To keep with my theme of gardening, I have a few ideas for repurposing disposable items for the outdoors.
Plastic one-gallon jugs
Every month, I purchase at least two gallons of distilled water for my cats to drink. With my consumption of milk, this means I generate at least six gallons worth of plastic waste. I do put these containers in the recycling bin and save the milk caps for schools to redeem for money, but it would be better if I could reuse the items.
Last year, I saw a large bag sitting around newly planted trees at my workplace. When I did some research, I found the Treegator(R) is a drip irrigation system for watering trees. I did not want to pay $25 a piece for this item, but I really liked this idea for watering trees.
After thinking for a bit, I realized I had all these gallon containers that used to hold water--why not use them to water trees? To create my own drip irrigation system, I take the empty gallon jugs, put some small rocks in the bottom to keep them upright (especially when empty), poke 3-5 holes in the bottom with an ice pick, fill with water from the rain barrel, tie loosely around the tree with string (so they do not blow away when empty) and let them sit on the mulch. The water drips from the containers, provided the cap is not on too tightly, and the trees are watered. I use 1-4 containers around my trees, depending on size and fill them twice weekly to provide supplemental watering especially in dry conditions. The half-gallon containers might be nice for using in the garden next to tomatoes or cucumbers, plants that need more water to grow well.
Washing machine hoses or old watering hoses
I love my rain barrels, but when the water levels get low, the water pressure stinks. Since most rain barrels let the water drain by gravity, less water means lower pressure and more time spent waiting for the container to fill with water before use. I was trying to figure out a way to get around this waiting problem. If I could do something while I was waiting for my gallon jug to fill with water, I could be more productive. That is, pull weeds or put down additional mulch as the container fills with water or switch out for the next container as I use the full one. However, the spout for the rain barrel is more than 12 inches above the mouth of the gallon jug when placed on the ground.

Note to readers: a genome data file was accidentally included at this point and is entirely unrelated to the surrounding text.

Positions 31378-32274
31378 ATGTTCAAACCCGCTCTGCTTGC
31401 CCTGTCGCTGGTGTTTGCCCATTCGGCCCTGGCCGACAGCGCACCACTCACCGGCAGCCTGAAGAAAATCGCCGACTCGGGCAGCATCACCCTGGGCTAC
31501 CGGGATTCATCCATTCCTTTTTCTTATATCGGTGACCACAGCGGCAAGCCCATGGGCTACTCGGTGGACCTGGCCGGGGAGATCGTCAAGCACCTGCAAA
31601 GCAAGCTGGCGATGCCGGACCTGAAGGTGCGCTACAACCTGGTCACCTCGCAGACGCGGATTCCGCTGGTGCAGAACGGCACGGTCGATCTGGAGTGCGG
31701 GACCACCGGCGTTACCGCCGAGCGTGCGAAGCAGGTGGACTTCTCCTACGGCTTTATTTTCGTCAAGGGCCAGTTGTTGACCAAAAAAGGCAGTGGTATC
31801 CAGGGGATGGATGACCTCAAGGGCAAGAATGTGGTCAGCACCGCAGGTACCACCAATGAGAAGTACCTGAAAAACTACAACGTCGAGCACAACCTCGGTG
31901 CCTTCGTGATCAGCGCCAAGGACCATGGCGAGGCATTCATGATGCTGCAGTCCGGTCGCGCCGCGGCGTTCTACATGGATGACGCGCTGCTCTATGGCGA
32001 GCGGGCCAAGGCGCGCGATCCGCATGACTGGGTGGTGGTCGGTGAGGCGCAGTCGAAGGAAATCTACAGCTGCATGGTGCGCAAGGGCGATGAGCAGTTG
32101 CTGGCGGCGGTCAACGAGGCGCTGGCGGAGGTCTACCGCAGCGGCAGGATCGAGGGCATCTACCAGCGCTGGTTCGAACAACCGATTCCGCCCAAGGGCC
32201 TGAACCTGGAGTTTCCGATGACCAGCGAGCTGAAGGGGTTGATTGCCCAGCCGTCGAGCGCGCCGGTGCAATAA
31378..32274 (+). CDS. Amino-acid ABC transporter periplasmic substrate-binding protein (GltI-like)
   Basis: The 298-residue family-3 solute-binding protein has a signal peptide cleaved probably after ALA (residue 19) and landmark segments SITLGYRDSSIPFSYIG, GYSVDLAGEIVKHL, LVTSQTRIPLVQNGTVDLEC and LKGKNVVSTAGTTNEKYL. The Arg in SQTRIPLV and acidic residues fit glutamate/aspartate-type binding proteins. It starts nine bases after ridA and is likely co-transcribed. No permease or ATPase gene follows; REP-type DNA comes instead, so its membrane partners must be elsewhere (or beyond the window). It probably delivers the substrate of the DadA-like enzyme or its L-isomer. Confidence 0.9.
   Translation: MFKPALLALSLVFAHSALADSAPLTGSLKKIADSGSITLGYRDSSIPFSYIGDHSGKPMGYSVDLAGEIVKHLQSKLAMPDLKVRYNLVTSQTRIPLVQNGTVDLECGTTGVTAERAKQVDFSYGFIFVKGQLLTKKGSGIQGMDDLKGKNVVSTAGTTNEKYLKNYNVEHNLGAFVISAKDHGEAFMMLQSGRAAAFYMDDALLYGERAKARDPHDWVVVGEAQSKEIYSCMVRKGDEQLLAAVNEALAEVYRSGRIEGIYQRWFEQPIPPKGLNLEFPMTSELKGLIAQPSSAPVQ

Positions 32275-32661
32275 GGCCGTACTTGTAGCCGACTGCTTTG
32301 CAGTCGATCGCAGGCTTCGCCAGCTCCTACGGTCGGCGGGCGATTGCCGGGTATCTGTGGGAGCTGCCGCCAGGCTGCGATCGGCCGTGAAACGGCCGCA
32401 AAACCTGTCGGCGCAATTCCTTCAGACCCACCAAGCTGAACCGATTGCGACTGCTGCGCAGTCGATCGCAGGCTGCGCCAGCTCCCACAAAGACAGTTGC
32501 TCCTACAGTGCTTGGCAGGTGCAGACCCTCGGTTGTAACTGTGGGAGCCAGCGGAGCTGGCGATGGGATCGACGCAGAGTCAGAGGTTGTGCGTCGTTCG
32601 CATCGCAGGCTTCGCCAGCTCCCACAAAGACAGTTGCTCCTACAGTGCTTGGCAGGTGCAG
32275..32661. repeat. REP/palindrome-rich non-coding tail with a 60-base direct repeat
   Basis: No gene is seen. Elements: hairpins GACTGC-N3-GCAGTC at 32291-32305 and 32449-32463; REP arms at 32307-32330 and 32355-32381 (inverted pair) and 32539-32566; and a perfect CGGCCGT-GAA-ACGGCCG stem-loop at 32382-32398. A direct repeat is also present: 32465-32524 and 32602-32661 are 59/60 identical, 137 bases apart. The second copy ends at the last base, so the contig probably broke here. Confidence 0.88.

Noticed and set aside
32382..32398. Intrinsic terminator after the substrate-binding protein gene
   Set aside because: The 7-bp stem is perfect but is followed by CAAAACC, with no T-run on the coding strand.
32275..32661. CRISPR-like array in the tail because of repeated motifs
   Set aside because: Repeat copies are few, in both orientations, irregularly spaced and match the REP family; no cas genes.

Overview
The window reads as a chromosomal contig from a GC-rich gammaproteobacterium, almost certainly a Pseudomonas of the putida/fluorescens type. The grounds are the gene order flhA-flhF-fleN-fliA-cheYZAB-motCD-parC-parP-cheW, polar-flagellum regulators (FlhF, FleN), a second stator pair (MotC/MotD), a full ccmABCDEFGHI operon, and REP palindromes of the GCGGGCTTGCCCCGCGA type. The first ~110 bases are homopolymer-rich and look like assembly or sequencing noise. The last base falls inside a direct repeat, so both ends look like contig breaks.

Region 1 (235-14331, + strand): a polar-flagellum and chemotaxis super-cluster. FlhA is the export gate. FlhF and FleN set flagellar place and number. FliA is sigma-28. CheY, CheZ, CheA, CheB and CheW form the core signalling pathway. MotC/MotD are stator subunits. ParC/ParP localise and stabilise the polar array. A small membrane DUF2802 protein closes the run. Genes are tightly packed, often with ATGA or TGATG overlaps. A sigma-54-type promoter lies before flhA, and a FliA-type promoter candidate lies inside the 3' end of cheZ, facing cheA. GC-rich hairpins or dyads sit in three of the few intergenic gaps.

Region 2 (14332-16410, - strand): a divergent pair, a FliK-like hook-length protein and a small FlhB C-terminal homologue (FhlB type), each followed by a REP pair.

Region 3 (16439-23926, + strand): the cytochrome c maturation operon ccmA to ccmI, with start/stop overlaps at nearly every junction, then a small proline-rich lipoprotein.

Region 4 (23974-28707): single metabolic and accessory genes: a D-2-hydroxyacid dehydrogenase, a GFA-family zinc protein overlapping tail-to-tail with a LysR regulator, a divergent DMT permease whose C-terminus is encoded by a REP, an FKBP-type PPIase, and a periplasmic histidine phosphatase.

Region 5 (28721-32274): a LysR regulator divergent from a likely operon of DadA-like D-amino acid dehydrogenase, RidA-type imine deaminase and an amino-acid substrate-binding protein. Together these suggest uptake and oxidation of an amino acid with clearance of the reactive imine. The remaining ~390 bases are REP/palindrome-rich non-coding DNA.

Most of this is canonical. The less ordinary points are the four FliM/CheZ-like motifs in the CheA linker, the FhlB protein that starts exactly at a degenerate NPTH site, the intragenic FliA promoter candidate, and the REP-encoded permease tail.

As a new homeowner, I do not have lots of old bits and pieces of items laying around. However, a previous owner switched out the washing machine hoses when a new washing machine was installed, but left the old hoses in the basement. The spigot on my rain barrel is standard sized connection, which matches nicely with the old washing machine hoses. By cutting off one end of the hose and leaving ~18 inches of hose with the female end intact, I can screw the threaded end onto the rain barrel spigot and put the open hose end into my container. I can walk away as the container fills with water and no rain water on the ground. This idea also works with old garden hoses provided at least 18 inches of hose from the female end is intact.
Plastic containers and bags
This is not an uncommon idea: save the containers from a flat of flowers or four-pack of tomatoes and use them to start your own seeds. However, you may be like me and have no waterproof container to put these containers in to protect your furniture. In fact, I need a tray that is smaller than the dimensions of my plastic milk crates, which cover my plants so the cats cannot munch on the seedlings.
Both my cats are on a prescription diet, and the dry food comes in plastic bags. The bottoms form a rectanglar box shape and are Ziplocked closed on the top. I felt bad throwing these bags away as the plastic is quite sturdy, moreso than any bags from the grocery store. When I transplanted my pansy seedlings in larger, square containers, they did not fit well in the Pyrex dish I was using as a waterproof tray. In fact, I had five containers and could only fit two in the Pyrex dish. However, if I cut the bottom off my saved four-pound cat food bags, I found two seedling pots fit well (if a bit tightly) into the bag bottom. This protected the furniture and gave me more room to get the plants under the milk crate.
For the four-pack container of tomato seedlings, I found another tray to use: the plastic portion of the 500-pack of Q-tips. I just finished a box and while the cardboard was recyclable, the plastic was not. On a whim, I put the four-pack of tomatoes into the plastic lid and voila! Instant waterproof tray that fit the container perfectly! I repurposed an item and had more flexibility in situating the tomato seedlings as this tray was smaller than the Pyrex dish I had been using.
What creative reuse or repurposing ideas do you have?
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